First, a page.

William Knowles dies in Chesterfield at age 95.
William Knowles receives one fourth of the Nobel Prize in Chemistry along with Ryoji Noyori "for their work on chirally catalysed hydrogenation reactions". The other half of the Nobel Prize is assigned to K. Barry Sharpless.
William Knowles attends Berkshire School, where he is the first of his class in math and science.
William Knowles develops the first chiral catalyst for an asymmetrical hydrogenation reaction designed to trigger formation of high concentrations of a particular form of a molecule, while producing only small quantities of the molecule's mirror image. This chiral catalyst for hydrogenation reactions culminates in a process for mass production of L-DOPA, a drug used in the treatment of Parkinson disease.
William Knowles starts working at Thomas and Hochwalt laboratories. Among his tasks there is also making super pure hexamethylenetetramine to be used for making the explosive cyclonite.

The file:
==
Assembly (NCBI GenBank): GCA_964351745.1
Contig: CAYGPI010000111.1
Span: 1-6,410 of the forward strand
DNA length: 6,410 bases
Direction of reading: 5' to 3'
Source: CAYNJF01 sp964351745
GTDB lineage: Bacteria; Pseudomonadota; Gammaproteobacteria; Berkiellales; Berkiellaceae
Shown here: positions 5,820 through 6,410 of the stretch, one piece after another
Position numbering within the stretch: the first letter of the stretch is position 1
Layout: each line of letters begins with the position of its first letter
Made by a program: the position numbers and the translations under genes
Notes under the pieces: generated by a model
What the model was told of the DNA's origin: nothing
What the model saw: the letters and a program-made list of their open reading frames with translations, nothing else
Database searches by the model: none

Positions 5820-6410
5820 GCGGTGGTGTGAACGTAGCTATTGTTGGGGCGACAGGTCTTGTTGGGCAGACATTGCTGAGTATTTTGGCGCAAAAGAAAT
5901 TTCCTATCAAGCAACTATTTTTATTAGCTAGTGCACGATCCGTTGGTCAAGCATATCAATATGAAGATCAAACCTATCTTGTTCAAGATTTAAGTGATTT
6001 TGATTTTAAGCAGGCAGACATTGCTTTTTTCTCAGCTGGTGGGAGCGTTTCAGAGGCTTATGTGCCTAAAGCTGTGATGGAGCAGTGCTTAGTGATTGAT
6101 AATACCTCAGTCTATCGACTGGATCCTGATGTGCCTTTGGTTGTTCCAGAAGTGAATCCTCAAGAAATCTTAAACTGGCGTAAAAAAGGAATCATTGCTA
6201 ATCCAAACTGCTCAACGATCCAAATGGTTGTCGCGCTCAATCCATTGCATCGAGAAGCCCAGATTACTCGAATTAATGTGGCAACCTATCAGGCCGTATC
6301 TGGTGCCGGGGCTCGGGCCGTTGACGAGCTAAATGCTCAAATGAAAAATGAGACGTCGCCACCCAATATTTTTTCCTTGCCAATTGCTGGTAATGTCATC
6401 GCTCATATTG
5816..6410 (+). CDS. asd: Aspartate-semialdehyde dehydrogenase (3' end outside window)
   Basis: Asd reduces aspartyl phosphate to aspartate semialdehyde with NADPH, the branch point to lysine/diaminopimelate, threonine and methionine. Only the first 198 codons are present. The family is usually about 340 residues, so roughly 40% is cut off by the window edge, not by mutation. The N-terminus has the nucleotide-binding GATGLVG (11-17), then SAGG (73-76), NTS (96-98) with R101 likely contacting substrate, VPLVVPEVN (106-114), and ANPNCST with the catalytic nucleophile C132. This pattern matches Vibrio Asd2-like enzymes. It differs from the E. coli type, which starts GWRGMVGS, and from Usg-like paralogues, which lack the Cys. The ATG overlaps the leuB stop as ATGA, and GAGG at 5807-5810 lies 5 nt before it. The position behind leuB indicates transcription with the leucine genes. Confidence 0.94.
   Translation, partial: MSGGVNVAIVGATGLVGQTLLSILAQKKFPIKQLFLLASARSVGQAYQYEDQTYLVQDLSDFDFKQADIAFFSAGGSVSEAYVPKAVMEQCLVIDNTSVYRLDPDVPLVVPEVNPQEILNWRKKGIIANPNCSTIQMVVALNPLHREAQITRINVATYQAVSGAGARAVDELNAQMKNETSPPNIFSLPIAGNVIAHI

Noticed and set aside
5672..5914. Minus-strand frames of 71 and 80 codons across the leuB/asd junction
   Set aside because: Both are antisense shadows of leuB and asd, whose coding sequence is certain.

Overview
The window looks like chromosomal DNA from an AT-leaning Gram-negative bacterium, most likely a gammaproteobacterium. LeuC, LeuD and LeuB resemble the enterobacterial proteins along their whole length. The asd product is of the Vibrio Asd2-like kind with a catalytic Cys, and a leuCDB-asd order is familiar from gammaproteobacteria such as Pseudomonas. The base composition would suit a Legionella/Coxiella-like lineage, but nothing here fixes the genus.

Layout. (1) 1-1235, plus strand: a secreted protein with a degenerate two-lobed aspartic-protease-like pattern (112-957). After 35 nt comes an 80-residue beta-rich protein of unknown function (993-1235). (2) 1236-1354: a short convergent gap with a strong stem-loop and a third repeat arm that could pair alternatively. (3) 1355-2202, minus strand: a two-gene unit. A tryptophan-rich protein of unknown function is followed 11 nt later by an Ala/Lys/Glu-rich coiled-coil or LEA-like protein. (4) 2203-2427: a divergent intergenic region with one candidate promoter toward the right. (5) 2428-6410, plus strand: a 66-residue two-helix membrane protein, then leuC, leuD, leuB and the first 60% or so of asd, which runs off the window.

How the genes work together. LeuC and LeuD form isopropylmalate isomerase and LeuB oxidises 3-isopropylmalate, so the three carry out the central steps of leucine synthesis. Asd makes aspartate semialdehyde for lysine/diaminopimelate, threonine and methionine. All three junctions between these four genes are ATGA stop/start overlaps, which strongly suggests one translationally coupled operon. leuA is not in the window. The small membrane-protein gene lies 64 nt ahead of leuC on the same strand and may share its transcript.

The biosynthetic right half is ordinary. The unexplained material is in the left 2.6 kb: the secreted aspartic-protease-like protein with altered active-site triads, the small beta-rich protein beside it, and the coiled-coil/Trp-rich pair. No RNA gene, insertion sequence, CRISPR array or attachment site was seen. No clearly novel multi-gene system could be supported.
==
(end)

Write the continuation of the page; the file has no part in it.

William Knowles enters Columbia University, where he earns his Ph.D. and where he works with Professor Elderfield on making analogs of the cardiac aglucones.
William Knowles transfers to St. Louis to work on plasticizers and intermediates. With his group he produces benzyl benzoate as a mite repellent for soldiers clothing, DDT and the antibiotic chloramphenicol, which is later taken off the market because of side effects. Knowles spends then nine months in Professor Woodward’s lab at Cambridge hoping to commercialize cortisone’s synthetic approach. Unfortunately the Mexican yam with its high content of diosgenin eventually kills their effort.
William Knowles attends for a senior year Phillips Academy Andover. Here he takes his first chemistry course and he becomes fascinated by the subject. At the end of the year, he takes a competitive exam and wins the $50 Boylston prize in chemistry.
William Knowles is born in Taunton to George Bourne Knowles and Alice Pierce.
William Knowles enters Harvard University, where he graduates in chemistry. Here he takes organic chemistry with Louis Fieser. This subject influences him a lot. He is introduced to optical isomerism and the tetrahedral carbon atom.